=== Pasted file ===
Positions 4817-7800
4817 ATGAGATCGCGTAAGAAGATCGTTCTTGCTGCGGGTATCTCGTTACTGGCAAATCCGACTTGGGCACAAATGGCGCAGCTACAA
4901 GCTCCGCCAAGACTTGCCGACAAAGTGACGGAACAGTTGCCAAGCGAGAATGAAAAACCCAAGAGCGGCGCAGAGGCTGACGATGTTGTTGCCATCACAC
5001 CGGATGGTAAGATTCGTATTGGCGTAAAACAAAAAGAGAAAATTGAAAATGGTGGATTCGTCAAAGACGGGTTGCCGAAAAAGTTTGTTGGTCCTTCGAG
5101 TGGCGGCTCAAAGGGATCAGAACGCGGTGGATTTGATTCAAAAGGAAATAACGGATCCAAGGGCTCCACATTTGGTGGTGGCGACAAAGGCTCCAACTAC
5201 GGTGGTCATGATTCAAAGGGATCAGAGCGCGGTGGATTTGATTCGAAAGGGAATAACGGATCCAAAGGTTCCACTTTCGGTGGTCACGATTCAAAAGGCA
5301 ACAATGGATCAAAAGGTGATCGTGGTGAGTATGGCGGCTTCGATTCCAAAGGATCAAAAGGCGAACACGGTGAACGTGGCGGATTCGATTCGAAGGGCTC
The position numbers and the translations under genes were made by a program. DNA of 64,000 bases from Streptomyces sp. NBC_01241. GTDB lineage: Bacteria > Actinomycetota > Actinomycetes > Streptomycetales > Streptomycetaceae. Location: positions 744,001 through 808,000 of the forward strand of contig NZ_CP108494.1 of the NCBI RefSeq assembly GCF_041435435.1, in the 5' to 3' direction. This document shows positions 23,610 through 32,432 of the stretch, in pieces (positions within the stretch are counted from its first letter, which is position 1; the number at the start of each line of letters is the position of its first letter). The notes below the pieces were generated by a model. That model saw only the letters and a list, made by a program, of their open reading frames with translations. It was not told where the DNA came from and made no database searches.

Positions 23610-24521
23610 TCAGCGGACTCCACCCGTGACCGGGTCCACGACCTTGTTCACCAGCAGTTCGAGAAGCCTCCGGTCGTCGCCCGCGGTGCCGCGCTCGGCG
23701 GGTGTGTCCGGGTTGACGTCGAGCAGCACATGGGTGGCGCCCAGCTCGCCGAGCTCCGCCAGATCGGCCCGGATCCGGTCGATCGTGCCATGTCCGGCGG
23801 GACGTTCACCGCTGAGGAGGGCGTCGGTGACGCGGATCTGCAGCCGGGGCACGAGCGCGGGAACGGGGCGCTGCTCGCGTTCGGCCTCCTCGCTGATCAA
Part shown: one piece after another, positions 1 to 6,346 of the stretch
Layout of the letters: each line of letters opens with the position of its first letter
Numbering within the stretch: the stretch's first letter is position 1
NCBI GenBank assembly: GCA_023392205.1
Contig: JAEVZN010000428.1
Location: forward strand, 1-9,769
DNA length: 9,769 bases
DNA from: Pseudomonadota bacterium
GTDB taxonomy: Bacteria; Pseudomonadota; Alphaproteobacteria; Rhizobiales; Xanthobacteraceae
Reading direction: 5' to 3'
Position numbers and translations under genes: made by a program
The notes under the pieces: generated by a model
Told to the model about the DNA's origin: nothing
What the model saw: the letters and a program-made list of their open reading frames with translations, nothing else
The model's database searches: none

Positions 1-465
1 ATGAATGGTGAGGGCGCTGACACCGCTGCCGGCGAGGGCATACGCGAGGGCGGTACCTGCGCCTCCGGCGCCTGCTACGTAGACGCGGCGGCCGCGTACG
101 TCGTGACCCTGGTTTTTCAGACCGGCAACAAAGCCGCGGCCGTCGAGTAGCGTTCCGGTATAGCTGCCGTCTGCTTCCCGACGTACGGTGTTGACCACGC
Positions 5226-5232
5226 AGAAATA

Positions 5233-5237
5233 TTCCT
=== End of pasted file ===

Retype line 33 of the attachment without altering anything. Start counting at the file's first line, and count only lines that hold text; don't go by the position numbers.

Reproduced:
Positions 5233-5237